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Alberta Landowners Guide, Reclamation of Well and Other Sites

Landowners Guide Cover.jpg
3rd edition
Authors:            Duncan Kenyon, Nikki Way, Andrew Read, Barend Dronkers, Benjamin Israel, Binnu Jeyakumar, Nina Lothian
Publisher: Pembina Institute
Publish Date: October 2016
PDF Download: [Landowners' Guide]              [Landowners' Primer]                                                                    
Initiation Phase
Exploration Phase
Development Phase
Pipelines and Other Infrastructure
Environmental Impacts
Abandonment and Reclamation
                Closing Down and Reclaiming Wells
                Well and Pipeline Abandonment and Related

                Reclamation of Well and Other Sites
                Operator Insolvency and Orphan Wells
Compensation, Rights, and Hearings

Reclamation of Well Sites

Alberta and Parks has an online, searchable Environmental Site Assessment Repository (ESAR) where you can find documentation on site assessments and reclamation certificates.[1][2]
Additionally, the Environmental Law Centre provides a search service for enforcement records under the Environmental Enhancement and Protection Act and the Water Act.[3]

The reclamation process

The purpose of the reclamation process is to return the land to equivalent land capability, i.e. “the ability of the land to support various land uses after conservation and reclamation is similar to the ability that existed prior to an activity being conducted on the land, but that the individual land uses will not necessarily be identical.”[4] Once a well has been shut down and surface abandonment has been completed according to the AER requirements, the land can be reclaimed and a reclamation certificate issued.

It is estimated that there were over 50,000 abandoned but unreclaimed wells in Alberta at the end of 2011.[5] There is a growing backlog of sites awaiting a reclamation certificate. Previously, reclamation inquires were conducted for a well, industrial pipeline or battery, but reclamation inquiries are no longer required.[6] AER staff conduct random field audits for reclamation and remediation on approximately 15% of all certified sites.[7] A company has to demonstrated that it has met all reclamation criteria and show that the site was assessed to determine if contamination is present. If so, the company must also show the site was remediated to meet remediation requirements.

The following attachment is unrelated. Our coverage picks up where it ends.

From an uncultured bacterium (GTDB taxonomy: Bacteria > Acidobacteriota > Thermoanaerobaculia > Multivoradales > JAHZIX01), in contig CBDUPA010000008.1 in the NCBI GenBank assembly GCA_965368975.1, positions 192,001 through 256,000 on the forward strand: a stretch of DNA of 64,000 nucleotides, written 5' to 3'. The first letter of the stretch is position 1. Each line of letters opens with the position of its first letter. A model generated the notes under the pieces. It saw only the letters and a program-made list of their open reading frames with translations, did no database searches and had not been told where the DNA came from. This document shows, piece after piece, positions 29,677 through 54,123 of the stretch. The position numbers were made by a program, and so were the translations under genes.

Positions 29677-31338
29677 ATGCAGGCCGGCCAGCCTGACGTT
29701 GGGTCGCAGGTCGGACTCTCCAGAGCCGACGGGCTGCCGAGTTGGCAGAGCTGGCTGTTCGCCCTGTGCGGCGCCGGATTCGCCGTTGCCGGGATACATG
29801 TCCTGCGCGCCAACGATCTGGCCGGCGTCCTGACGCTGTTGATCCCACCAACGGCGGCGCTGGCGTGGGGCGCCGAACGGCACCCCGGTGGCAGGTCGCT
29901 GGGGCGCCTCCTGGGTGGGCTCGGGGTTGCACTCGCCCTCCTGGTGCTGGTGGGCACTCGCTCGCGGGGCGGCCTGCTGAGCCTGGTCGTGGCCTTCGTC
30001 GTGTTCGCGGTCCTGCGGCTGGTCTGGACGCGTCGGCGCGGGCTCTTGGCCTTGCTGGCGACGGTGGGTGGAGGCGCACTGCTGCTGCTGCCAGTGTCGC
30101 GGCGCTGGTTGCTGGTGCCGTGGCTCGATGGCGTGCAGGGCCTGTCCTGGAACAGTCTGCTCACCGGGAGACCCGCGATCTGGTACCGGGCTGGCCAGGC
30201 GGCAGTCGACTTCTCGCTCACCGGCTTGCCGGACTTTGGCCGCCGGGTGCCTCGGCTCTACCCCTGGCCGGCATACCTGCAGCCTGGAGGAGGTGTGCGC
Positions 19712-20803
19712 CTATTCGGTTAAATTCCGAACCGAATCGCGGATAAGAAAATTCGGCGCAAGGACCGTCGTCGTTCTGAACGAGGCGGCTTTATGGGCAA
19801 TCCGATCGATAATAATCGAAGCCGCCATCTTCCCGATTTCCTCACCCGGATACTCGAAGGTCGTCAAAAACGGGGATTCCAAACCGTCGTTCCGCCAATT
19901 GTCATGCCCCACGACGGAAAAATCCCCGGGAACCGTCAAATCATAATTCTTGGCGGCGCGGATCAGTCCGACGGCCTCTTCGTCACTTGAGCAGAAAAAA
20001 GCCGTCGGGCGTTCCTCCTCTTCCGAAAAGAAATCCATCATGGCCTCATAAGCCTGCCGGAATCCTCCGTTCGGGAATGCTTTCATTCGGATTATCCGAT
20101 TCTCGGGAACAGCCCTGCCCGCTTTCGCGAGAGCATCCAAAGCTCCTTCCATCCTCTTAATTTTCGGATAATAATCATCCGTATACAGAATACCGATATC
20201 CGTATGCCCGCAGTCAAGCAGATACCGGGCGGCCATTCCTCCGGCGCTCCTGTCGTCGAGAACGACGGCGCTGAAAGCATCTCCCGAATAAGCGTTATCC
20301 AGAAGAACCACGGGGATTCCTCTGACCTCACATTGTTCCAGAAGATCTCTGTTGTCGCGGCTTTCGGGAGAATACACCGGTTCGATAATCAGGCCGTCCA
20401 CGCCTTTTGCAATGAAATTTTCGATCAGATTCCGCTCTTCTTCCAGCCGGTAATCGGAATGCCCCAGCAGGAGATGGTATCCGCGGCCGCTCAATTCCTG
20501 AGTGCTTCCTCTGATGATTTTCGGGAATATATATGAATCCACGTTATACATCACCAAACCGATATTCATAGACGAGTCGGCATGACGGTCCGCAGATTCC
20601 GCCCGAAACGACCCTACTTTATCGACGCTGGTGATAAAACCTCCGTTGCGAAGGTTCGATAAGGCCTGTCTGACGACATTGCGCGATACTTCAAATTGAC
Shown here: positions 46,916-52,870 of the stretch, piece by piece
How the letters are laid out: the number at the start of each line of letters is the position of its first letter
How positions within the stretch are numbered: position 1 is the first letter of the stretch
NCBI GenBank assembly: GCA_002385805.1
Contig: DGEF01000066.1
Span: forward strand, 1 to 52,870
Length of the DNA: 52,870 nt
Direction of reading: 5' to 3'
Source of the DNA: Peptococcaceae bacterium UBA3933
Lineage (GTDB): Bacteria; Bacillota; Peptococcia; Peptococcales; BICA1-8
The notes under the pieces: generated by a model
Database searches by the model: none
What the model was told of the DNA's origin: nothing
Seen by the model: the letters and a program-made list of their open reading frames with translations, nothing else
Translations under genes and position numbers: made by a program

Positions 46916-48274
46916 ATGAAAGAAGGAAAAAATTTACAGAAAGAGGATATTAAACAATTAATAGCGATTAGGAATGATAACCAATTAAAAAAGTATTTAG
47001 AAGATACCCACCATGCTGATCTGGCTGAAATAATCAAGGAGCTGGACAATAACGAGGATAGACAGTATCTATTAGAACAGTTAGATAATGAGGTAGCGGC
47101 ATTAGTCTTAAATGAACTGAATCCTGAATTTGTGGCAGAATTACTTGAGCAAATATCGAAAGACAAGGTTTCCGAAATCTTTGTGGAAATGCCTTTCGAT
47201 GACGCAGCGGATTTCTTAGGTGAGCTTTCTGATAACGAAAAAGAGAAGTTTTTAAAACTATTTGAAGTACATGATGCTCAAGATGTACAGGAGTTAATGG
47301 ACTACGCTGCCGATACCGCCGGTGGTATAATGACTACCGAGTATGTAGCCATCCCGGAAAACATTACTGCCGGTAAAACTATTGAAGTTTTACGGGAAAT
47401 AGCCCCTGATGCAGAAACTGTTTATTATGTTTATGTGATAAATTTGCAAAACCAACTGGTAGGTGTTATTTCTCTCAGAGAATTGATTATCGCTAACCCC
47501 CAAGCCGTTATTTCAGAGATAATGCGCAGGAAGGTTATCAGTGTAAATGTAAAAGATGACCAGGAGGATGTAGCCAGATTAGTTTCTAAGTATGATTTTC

The Environmental Protection and Enhancement Act, Part 5, and the Conservation and Reclamation Regulation set the standards for conservation and reclamation. The regulations apply to specified land, which includes land that has been used for a well site, pipeline or battery. The AER’s Application Submission Requirements and Guidance for Reclamation Certificates for Well Sites and Associated Facilities[8] sets out the actual reclamation requirements that operators must meet to obtain a reclamation certificate on cultivated lands, forested lands, and native grasslands. The AER has released the Reclamation and Remediation (R&R) Fact Sheet[9] to provide information and updates on the reclamation and remediation processes.

Before abandoning a well, the company is required to send a letter to you as the landowner/occupant, inviting your input and comments on the reclamation process.[10] It is very important for you to be involved and inform the company of any issues relating to the reclamation, especially in light of any responsibilities you have as a landowner with regards to abandoned wells under the Municipal Government Act Subdivision and Development Regulation. You should point out any locations where you think the ground may be contaminated and ensure that any drilling waste disposal areas are properly reclaimed. The company is required to have documentation showing that it complied with the AER’s Directive 050: Drilling Waste Management, which includes a written agreement with the owner. The company can do this by submitting the Drilling Waste Notification Form required under Directive 050 or by meeting other criteria set out by AER.[11] If a company is unable to show that drilling waste was handled in the approved manner, it must carry out a Phase 2 Environmental Site Assessment (see below).